Extended Abstract

Designing courses that engage online learners to achieve the highest level of mastery of course learning outcomes is at the forefront of online course development at The University of Arizona Global Campus. In Spring 2021, full-time faculty in the Department of Education and Liberal Arts had the opportunity to redesign one of their core courses, ECD315: Curriculum Planning and Design for Early Learners. In the online classroom, the presentation of learning activities, guidance, and assignments holds a teaching role. Just as on-ground teachers must reflect on their teaching and student learning, online teachers must reflect upon course content. “Reflective teaching is a process where teachers think over their teaching practices, analyze how something was taught and how the practice might be improved or changed for better learning outcomes” (Mathew et al., 2017, p. 127). This course redesign sought to use reflection to strengthen the course material.

Additionally, during the redesign, the full-time faculty connected with associate faculty familiar with the course to seek their feedback.  Adjunct faculty members are valuable members of higher education, and universities should provide them with “opportunities to participate in decision-making” and providing input in curriculum and course design (Ridge & Ritt, 2017, p. 58). Both the reflection and collaboration provided the opportunity for a more meaningful and scaffolded course to support student success.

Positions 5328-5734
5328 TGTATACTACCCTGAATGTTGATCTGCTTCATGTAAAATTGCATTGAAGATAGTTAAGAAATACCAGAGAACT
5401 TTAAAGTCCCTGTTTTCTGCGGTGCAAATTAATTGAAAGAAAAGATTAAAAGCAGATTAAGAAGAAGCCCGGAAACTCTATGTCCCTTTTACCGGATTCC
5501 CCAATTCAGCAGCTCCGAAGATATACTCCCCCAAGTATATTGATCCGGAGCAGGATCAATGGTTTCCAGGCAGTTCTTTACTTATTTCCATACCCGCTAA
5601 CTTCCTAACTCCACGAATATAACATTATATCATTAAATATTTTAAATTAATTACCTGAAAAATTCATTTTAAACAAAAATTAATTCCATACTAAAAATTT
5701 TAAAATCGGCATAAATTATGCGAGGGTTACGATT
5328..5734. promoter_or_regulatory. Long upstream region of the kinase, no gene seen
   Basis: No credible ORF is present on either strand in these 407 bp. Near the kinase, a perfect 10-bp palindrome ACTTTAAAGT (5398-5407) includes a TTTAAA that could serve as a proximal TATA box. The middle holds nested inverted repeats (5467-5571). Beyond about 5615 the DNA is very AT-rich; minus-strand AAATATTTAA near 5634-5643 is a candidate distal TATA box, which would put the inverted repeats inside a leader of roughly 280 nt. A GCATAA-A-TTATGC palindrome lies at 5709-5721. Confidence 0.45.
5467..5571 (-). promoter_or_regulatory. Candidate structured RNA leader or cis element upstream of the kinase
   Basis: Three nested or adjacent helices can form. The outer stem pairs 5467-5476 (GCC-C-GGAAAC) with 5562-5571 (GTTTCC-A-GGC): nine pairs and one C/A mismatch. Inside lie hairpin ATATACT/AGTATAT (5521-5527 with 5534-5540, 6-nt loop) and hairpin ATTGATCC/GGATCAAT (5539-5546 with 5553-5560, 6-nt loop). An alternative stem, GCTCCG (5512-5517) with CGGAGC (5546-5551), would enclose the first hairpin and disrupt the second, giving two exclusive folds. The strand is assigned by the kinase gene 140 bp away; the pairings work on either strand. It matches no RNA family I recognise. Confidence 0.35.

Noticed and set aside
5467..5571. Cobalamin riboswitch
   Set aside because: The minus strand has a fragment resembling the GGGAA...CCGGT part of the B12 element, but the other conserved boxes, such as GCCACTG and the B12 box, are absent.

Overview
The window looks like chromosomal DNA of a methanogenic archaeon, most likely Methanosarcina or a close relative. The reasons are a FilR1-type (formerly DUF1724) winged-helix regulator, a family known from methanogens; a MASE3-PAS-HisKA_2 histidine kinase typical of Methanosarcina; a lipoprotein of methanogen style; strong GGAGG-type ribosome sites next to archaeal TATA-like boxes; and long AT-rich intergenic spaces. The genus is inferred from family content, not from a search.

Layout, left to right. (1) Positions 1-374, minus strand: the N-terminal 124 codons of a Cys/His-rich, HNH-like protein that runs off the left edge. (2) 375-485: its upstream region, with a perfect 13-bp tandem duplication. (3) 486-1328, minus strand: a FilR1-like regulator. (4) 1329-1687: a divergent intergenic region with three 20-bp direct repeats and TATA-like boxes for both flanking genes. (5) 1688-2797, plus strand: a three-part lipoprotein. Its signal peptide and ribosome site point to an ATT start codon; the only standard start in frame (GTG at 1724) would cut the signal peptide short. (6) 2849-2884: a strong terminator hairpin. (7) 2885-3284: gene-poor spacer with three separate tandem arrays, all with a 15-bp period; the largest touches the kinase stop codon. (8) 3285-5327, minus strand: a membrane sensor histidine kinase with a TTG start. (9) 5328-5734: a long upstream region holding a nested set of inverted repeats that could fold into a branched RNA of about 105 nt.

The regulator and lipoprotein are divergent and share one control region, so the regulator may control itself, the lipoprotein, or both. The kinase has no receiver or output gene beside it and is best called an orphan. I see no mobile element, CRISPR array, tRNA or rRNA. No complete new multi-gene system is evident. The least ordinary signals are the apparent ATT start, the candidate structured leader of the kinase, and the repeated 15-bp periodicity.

Since this was the redevelopment of an existing course, the subject matter experts utilized existing data from the class to inform their approach. This data allowed the subject matter experts to see where the course needed more scaffolded support for students to master the course learning outcomes.

Throughout this presentation, we will explore this process and highlight specific examples of how scaffolding and collaboration allowed for redeveloping a course that would increase student mastery of learning outcomes. Similarly, the co-construction of content by full-time and adjunct instructors alike sought to deepen the partnership between these groups while increasing the self-efficacy and sense of connection to the university for the participating adjunct instructors. Through intentional collaboration, adjunct faculty partner as key stakeholders (Ridge & Ritt, 2017).

Participants will engage in conversations and hands-on opportunities with their peers and presenters to learn about scaffolding courses. Participants will leave the session with practical strategies that can be used immediately for developing comprehensive and effective courses and curriculum.

References

Mathew, P., Mathew, P., & Peechattu, P. J. (2017). Reflective practices: A means to teacher development. Asia Pacific Journal of Contemporary Education and Communication Technology, 3(1), 126-131.

Ridge, A., & Ritt, E. (2017). Adjunct faculty as key stakeholders in distance education. Journal of Faculty Development, 31(2), 57–62.